As the work week is rolling to its close, I’ve been thinking about our plans for the weekend. A hair cut and color are a must. And I might squeeze in my fingers, toes, and eyebrows, if the line isn’t too long. (One of the drawbacks of scheduling maintenance on Saturdays.) The gym is a must; I’ve been way too lazy this week. A birthday party for one of the kids at daycare is a possibility. And then there’s harambe.
I first found out about harambe when a dad posted on the neighborhood new parents list serve, asking if parents would be interested in supporting some music and dance classes for kids at a local, dare I say alternative or independent, performing arts space called Bloombars. Of course parents jumped all over it. In fact, response was so positive that management added a Saturday class (and now possibly two!).
So, my husband and I took the kid to try it out last weekend.
Harambe is a Swahili word that supposedly means come together. And come together did parents and kids of the neighborhood that Saturday. Stroller parking was limited both upstairs and out front. (There’s something cute about watching dads lock up strollers on the bike rack.) Pillow seating on the floor also was scarce, so we picked out spots on the wooden pews that lined opposite sides of the room. It was starting to feel like a very strange episode of Modern Family, only we weren’t family.
Then Baba walked in. A giant black man with dreads past his butt and an island accident, he certainly made an impression. He sat down on the stage, grabbed a couple of bongo-type drums, and distributed a bunch of the other instruments–tambourines, bells, percussion stick things, and even something that looked like a gourd with beads wrapped around it that made a pretty cool sound when you shook it. Oh, and there was an electric keyboard on the stage, which I thought was totally out of place–at first.
As he gathered the “scholars”–that’s what he called the children (love it!)–he told the parents to not worry about their kids doing their own things because it would all work out somehow. This was totally reassuring to me because my kid had made a beeline to the keyboard and was banging–very loudly and sometimes with his foot–on it as Baba was talking. But Baba kept on smiling and got the show on the road.
Turns out harambe is not a spectator sport for parents. Not only is clapping and instrument playing a must, but so is singing. And dancing. And generally circling around the room. If I’m totally honest, I felt awkward because I didn’t know the words to many of the songs. Part of me also was totally on edge, as I was waiting for our kid to smash some other kid with a tambourine or something as I was in a conga line on the opposite side of the room. But I was rolling with it because watching this diverse group of kids get into the music–or not, as was the case for a few–was hilarious.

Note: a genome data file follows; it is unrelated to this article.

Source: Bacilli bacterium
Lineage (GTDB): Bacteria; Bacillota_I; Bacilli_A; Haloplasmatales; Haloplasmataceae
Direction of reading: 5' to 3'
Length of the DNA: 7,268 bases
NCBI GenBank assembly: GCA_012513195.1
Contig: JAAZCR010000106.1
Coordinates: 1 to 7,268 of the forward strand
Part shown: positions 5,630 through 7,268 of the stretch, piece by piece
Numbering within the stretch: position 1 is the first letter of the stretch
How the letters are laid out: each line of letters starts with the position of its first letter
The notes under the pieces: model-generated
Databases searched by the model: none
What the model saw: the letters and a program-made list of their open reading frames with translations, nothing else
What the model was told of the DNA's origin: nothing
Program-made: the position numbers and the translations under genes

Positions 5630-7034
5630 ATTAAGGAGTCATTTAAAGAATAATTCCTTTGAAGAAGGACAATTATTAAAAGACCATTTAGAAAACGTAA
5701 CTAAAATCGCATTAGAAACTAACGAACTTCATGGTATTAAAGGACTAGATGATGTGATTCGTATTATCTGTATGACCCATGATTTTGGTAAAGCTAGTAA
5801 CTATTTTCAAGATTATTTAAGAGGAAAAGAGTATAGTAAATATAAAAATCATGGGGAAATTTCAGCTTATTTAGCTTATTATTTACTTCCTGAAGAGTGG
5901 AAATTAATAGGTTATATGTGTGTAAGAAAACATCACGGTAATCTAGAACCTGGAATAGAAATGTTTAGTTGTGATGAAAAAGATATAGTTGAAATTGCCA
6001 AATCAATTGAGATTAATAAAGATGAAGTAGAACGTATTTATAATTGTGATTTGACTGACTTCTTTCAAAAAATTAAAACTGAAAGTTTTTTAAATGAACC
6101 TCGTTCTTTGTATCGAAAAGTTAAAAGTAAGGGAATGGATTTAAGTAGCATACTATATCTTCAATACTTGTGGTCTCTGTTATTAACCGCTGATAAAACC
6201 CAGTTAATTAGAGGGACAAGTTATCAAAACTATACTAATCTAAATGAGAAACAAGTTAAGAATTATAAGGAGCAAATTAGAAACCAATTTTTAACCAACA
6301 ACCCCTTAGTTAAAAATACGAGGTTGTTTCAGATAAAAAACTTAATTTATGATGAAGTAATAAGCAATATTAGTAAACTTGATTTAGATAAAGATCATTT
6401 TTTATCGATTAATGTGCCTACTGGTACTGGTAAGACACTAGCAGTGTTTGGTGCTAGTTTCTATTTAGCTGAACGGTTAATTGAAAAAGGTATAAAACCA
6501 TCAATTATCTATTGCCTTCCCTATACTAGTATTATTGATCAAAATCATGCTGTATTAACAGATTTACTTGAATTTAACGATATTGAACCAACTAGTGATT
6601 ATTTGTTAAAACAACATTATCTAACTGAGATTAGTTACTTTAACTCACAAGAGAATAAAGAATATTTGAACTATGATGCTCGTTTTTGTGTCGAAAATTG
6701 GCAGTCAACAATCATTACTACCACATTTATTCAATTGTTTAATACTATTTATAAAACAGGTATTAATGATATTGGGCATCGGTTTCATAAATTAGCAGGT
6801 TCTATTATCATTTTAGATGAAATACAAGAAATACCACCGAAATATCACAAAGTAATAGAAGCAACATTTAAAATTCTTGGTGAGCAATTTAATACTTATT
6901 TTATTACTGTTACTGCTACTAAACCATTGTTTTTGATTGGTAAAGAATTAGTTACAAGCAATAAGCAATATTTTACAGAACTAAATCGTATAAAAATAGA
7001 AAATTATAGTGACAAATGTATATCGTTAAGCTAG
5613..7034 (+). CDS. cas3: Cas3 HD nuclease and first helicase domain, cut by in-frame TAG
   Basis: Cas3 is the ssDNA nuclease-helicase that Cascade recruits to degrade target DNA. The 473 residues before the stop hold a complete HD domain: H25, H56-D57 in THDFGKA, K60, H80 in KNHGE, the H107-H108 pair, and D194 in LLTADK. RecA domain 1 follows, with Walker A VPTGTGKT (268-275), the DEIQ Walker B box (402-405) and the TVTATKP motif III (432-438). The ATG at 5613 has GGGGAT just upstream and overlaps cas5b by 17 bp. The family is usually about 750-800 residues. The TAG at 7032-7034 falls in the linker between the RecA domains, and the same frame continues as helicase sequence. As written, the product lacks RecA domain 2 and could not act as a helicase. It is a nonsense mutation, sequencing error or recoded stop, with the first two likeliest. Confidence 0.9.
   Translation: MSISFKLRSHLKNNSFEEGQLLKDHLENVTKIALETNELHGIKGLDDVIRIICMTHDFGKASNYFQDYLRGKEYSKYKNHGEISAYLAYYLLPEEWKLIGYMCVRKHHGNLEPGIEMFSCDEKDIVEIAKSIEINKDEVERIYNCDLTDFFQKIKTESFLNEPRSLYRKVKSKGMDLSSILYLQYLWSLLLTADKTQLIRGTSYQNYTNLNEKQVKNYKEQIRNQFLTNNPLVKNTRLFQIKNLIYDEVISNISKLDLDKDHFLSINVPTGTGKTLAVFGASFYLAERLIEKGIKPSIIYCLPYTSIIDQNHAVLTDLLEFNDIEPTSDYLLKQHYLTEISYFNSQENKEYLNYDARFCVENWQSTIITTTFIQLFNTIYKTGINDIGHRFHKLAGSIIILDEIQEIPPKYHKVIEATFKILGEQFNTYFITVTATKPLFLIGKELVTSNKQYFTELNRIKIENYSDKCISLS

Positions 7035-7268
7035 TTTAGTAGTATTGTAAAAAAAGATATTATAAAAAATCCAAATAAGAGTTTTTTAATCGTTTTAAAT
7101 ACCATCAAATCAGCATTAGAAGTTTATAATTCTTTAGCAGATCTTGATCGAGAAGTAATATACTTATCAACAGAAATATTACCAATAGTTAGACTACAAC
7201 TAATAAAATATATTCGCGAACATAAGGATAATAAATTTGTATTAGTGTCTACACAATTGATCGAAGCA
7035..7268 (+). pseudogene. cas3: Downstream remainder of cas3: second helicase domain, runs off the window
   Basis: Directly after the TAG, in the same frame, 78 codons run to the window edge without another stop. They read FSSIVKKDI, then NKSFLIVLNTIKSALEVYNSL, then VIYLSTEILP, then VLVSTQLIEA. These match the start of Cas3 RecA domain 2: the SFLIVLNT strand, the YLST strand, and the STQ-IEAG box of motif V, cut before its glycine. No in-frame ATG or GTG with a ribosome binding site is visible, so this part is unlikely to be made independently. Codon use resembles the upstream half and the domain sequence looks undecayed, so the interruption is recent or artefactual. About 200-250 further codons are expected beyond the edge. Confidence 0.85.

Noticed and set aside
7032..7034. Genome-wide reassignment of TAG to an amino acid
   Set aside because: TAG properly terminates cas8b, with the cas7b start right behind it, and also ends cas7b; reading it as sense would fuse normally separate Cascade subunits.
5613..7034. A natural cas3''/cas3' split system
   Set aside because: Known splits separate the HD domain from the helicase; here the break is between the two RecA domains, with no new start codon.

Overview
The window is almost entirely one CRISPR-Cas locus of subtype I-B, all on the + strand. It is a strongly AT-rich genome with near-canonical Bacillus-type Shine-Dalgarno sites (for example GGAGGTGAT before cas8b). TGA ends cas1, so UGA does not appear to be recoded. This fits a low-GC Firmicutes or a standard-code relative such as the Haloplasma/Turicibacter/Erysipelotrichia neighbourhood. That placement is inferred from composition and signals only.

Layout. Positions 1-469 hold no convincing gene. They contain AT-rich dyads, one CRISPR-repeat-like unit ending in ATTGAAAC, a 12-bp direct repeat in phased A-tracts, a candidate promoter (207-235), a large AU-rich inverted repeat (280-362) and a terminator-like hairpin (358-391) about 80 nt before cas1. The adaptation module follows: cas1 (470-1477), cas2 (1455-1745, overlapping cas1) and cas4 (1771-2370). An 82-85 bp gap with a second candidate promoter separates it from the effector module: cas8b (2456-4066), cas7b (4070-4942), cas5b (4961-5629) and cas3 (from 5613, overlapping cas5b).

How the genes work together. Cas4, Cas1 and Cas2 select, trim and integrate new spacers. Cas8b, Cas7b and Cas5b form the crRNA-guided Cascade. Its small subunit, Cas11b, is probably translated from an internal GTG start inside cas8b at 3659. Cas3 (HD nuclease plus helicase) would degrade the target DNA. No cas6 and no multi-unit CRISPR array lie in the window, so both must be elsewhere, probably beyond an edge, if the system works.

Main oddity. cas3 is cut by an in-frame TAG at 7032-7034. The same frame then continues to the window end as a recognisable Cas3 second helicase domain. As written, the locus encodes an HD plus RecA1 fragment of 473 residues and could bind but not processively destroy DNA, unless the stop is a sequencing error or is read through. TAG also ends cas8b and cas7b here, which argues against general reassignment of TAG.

But it was totally fun and with the $7 donation, which is why I’m so planning on going again this weekend. And our kid loved it. I don’t think there was an instrument he didn’t have his paws on at some point and he only stopped jumping to pound on the keyboard from time to time.
However, I would be kidding myself if I didn’t say that at a certain point as I was walk-walk-jump-jump-running-running around the room with all the other parents that I wondered if any of my long-time friends would even recognize me anymore. I mean, I barely recognized my husband as the group headed into the so-called “welcome song.”
As the title might suggest, it’s a song where everyone is introduced. I can’t exactly remember the words, but I do know that there’s one part of the song where everyone claps and sings, “Welcome, so-and-so, welcome so-and-so,” and then there’s some line about that person becoming a new friend. There must’ve been 15 parents (at least in the room) and we did them all. Just when I thought the pain would stop, we did all the kids’ names, too.
But there was something both hilarious and heartwarming about this whole motley crew of parents, stomping around a room for the pure entertainment of their children. These people were probably lawyers and lobbyists, contractors and managers–true professional types–and yet they could’ve cared less about how cool, smart, or rich they looked at that point in time. Because the truth be told, we all looked like idiots. And it was awesome.